It is with a strange ambivalence that I am seeing quite a lot of headlines about ocean noise issues popping up in the popular press. Just some of the issues that have come across my desk in the last few weeks are the Navy ignoring the science on sonar impacts, shipping noise interfering with Orca communication, mapping sonar causing a mass stranding in Madagascar, and Atlantic coast seismic surveys were postponed.
When I hear about these various events my impulse is to contextualize them and bring them up to OCR subscribers. But the truth of the matter is that while acoustical events are increasing due to the expansion of acoustic technologies into the sea, public awareness and concern is also increasing, driving this once-arcane topic further up the page into the headlines. One of the likely consequences of this movement is that public concern will drive policy on the issue; and this is a good thing.
My quandary is that I’ve made a practice of synthesizing and publishing critiques on marine bio-acoustic events to let you know what is afoot in the field. But with the increased public awareness and coincident press coverage this critiquing practice could take on the scale of a full time job. Meanwhile new frontiers and technologies are invading the ocean that need to be evaluated, and in many cases acted upon – from acoustical tags and multi-nodal acoustical communication networks to noise generated by offshore energy projects – from wind farms to seafloor petroleum operations.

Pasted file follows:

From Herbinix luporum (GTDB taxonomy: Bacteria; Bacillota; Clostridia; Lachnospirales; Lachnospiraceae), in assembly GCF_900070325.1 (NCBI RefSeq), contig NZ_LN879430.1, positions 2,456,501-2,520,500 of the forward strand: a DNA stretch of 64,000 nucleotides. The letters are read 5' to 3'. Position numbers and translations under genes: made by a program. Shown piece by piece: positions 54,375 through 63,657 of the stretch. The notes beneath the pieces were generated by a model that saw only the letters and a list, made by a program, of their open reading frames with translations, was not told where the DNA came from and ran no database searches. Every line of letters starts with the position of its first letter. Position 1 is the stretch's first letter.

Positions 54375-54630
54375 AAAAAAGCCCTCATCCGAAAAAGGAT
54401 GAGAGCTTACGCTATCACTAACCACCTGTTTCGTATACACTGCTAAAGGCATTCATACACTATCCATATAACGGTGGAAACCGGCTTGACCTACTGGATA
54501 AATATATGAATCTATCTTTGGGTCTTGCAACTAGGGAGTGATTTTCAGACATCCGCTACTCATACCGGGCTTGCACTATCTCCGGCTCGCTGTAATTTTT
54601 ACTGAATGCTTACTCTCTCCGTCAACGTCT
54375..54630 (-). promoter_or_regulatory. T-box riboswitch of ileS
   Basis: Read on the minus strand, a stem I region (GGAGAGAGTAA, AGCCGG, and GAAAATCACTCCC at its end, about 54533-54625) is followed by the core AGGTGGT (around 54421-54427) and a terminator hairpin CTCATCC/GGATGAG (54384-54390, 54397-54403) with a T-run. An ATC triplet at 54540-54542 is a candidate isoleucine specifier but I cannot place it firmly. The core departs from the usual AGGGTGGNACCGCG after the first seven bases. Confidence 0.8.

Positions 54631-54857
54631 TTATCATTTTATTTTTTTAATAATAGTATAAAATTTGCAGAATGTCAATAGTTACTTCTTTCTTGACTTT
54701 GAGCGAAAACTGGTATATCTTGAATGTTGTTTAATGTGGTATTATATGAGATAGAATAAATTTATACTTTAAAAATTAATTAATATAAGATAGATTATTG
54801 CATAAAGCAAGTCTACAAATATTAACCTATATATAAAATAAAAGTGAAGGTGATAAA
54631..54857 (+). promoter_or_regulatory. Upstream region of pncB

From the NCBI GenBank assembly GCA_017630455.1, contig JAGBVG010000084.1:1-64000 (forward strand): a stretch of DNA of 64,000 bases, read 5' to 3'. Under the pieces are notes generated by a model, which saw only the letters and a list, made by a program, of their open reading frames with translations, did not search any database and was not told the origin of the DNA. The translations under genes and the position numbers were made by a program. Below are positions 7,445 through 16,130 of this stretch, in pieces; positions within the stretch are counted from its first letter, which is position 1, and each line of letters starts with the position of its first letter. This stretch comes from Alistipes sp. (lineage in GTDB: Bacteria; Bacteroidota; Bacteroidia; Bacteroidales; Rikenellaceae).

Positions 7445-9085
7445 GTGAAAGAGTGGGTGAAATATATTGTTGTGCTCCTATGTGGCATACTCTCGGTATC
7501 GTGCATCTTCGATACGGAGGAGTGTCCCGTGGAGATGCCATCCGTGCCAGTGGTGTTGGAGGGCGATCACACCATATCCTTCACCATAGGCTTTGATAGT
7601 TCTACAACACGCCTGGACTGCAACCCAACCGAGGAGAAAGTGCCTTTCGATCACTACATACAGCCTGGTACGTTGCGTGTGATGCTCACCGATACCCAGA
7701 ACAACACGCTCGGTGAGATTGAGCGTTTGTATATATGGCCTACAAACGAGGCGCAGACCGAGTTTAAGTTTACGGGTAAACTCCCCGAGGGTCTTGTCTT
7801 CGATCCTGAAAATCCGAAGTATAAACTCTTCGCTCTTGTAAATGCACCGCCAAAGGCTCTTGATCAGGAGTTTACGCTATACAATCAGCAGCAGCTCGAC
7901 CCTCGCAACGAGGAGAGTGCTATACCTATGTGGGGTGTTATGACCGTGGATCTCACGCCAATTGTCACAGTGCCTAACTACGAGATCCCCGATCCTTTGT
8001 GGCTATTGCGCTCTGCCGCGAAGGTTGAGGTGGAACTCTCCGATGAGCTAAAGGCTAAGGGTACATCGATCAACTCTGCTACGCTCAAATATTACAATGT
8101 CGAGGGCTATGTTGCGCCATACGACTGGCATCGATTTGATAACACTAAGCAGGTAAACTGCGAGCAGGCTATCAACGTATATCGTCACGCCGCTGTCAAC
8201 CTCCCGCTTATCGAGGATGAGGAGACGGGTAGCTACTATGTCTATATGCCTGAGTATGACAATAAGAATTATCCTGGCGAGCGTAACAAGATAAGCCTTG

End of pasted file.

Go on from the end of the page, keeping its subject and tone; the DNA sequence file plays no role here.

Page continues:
As OCR moves into our new offices we’ll also be slightly shifting how we interact with the public. I am grateful that the task of shedding light on ocean noise events is increasingly being taken up by the press. This will allow us to dig deeper into the emerging technologies and concerns – sharing these with you, our subscribers; keeping you informed on what is now the esoteric and arcane – with the objective of bringing these issues up on the public sonar and informing policy and practice.
Happy Solstice – and all of the respective ceremonies and celebrations of light and warmth that it brings out of our various world cultures and traditions.